“You are not from here! Shut the f#@k up!”

Those are the words regurgitated by Americans and, to a lesser extent, Brits and Aussies every time I -an Indonesian- critically comment on their countries. They believe I don’t have the grounds to do so and should just focus on my shitty country.

Do they have a point? No, they don’t.

Yes, I have only visited the US and the UK once long ago and I only lived in Australia for around a year. But, at the same time, I am (relatively) proficient in the English language. It enables me to interact with Americans, Brits and Aussies and getting to know their worldviews, both the good and the ugly.

Some of them try to camouflage their rotten true selves by spraying fragrant rhetoric into the air, successfully fooling the fools. Some don’t even try to hide their rottenness. While it is indeed hard to smell beyond the perfume, the unconcealed rotten stench is hard to ignore.

My English fluency also enables me to consume Anglophone media (even though I have been consuming it long before I could properly understand the language). Yes, it does not represent the reality. But, it does represent the ideals approved by the establishment and/or the masses.

As the Queen’s accent has become less prevalent in British TV shows and films, we can confidently say its social prestige has dwindled in the UK. As American pop culture has romanticise depictions of America’s interventionist foreign policy and no one bats an eye, we can confidently say the American public and establishment tolerate or even embrace interventionism.

How we react to the news stories are also very revealing. As many Americans are aroused by reports of police brutality, we can confidently say violent authority figures are worshipped by a large chunk of the American public.

How about those foreigners who want me to shut the fuck up? How much do they know about Indonesia?

Unsurpisingly, almost nothing.

None of them have ever visited it; when they do, they have only visited Bali, an extremely touristy province with predominantly-Hindu locals. None of them can speak Indonesian or any Malay dialects, hindering them from exploring the Indonesian mass media and the people’s reactions to its content.

For many of them, I am their first contact with an Indonesian. Some of them claim to have Indonesian friends which they are deem more knowledgeable about the country than I am, probably because they affirm false preconceived notions.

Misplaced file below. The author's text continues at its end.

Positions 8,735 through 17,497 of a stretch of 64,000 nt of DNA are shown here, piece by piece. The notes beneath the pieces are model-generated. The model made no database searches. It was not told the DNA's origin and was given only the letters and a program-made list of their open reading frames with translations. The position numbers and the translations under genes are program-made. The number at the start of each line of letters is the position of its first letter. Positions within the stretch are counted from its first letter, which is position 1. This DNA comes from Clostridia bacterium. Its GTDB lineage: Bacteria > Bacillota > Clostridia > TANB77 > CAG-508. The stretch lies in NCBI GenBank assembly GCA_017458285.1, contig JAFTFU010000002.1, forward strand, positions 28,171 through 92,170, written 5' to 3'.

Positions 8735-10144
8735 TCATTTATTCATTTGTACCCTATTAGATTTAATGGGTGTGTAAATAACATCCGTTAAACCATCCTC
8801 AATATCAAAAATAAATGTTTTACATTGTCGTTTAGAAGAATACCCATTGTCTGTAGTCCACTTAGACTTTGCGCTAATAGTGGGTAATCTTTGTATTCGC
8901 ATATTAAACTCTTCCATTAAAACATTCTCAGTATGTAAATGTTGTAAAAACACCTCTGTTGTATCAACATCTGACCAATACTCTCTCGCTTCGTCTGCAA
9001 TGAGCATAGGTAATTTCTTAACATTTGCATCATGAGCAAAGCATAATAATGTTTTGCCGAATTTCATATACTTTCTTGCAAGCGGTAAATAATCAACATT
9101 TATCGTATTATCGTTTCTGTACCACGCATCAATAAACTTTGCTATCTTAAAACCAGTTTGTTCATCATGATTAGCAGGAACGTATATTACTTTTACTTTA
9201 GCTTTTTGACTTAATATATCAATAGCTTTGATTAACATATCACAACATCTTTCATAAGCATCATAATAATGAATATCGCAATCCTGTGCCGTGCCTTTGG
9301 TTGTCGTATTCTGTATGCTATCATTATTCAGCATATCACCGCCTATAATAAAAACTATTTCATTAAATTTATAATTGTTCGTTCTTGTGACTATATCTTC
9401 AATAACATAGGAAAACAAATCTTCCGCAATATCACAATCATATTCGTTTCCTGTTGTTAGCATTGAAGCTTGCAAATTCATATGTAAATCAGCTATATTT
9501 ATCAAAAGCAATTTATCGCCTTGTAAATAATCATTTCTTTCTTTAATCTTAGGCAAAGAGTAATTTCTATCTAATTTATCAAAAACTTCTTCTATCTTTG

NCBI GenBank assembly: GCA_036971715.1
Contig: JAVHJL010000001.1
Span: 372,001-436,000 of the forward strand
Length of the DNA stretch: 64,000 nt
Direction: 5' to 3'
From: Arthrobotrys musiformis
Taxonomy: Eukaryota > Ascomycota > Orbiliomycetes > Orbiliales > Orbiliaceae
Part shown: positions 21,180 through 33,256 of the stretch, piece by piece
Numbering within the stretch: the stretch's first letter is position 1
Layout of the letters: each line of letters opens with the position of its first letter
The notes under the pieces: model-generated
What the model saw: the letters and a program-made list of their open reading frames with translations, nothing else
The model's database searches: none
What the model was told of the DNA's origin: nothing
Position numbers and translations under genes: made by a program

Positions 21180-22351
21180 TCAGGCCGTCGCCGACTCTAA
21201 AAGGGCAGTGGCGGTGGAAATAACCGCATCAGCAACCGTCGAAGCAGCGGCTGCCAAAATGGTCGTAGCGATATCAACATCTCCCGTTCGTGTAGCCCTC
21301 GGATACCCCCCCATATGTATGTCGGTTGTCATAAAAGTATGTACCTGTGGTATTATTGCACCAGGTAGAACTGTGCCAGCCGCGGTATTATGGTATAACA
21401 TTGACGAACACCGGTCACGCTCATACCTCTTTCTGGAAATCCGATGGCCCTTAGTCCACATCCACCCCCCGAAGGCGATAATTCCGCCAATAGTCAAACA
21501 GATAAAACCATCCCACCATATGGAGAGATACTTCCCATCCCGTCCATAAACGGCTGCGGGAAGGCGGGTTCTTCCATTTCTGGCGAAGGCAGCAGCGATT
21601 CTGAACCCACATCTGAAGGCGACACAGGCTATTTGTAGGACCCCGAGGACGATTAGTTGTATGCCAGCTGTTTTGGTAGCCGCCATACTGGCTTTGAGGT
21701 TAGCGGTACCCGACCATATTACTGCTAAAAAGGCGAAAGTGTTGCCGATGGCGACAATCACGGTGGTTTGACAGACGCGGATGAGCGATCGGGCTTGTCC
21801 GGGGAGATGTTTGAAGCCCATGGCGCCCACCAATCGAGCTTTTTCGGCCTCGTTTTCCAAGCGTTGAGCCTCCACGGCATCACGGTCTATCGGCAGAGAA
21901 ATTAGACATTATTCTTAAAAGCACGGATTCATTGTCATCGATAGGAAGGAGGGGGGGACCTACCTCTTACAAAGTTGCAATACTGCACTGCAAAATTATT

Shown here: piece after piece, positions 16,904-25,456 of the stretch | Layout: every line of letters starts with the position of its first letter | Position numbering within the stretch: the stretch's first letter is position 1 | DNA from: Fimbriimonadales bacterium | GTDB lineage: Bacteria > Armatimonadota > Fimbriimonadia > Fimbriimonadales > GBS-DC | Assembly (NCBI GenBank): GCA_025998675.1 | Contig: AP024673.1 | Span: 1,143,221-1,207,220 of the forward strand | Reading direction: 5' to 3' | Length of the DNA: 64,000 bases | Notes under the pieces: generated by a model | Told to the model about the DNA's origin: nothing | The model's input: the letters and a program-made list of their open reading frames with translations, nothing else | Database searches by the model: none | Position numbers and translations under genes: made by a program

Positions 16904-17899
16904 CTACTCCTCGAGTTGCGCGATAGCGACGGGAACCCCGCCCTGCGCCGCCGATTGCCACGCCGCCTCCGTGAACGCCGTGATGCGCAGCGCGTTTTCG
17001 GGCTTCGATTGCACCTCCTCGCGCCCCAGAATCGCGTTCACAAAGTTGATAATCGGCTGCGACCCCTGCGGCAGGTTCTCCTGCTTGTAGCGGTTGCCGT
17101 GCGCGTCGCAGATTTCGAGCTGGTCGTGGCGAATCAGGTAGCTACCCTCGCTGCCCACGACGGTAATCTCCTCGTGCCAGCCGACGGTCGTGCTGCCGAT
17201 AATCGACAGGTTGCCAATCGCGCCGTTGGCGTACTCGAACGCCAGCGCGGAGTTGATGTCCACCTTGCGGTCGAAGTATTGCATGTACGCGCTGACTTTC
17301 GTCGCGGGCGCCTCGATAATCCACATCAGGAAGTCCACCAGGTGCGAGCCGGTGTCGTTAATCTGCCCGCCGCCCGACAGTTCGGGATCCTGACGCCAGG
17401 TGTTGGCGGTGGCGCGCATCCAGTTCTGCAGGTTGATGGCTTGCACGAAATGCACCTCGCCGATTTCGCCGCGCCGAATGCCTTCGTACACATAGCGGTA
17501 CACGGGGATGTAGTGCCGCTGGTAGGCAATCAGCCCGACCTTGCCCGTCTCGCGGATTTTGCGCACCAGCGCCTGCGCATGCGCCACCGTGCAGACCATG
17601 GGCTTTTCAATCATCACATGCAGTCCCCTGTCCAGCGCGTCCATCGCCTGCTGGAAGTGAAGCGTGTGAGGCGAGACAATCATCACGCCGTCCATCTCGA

Sometimes I wonder if their Indonesian friends actually spent much of their lives abroad and have spent little or no time living here. Sometimes I wonder if they even exist. Call me a denier. But, knowing how humans behave, my scepticism is justified.

Those foreigners are indeed right to say Indonesia is a predominantly-Muslim country with human rights violations. But, those are extremely broad remarks. Everyone knows Indonesia is predominantly-Muslim and saying that a country has human rights violations is as in-depth as saying it has foods. It means shit.

When they do detail the cases, they exaggerate virtually all of them to a thousandfold.

Aceh does enforce compulsory hijab. But, there is no national policy obliging women to wear it and they can been seen ‘uncovered’ in the public spaces.

There are indeed territories that shut down churches under the pretense of ‘permit issues’. But, outside those territories, there are tens of thousands of churches still standing with thriving congregations.

Aceh, an Indonesian province, does implement provincial Sharia and that empowers Islamists all over the country. But, we have thirty-four provinces and Aceh is literally the only one governed under religious legislation; our national government does not use Sharia as its guiding principles, never declares the country as ‘Islamic’ and, in fact, acknowledges five other religions. The reality contradicts that infamous Pew Report (which probably only surveyed ‘mosque dwellers’ instead of those who have lives outside mosques and idiots still believe in the inherent quantitative researches despite sampling bias being a fucking real problem).

If you ask those foreigners, they would probably get many basic facts of Indonesia wrong.

Ask them to find the country on the map and they would probably point to the wrong location.

Ask them about its number of population and they would be surprised the country is the fourth most populated in the world.

Ask them to name our official language and they would probably answer ‘Arabic’, thinking that all Muslims are Arabs and vice versa.

Ask them to name our ethnic groups and they would probably stutter and think there is only one, not expecting any forms of diversity (there are far-right westerners who falsely believe every non-western country is homogenous and they utilise the lie as an argument against multiculturalism in the west).

Ask them to name the country which Bali is a part of and many of them would be shocked it is not a country; they would also be shocked that a predominantly-Hindu territory and an extremely hedonistic tourist destination is a province of a predominantly-Muslim country (and it seems the misconception indirectly endorse the falsehood about Indonesia being a Saudi Arabia clone).

If you ask me any basic facts about Australia, the UK and the US, there is a chance I would fare better than many of the citizens. Many Americans still think English is the de jure official language of their country and many Aussies and Brits still don’t know the duties of most present-day monarchs, including the British ones, are entirely ceremonial. I can also name of said countries’ many territories, including their still-existing colonies; many Americans don’t know what DC stands for and that Puerto Rico is a US territory.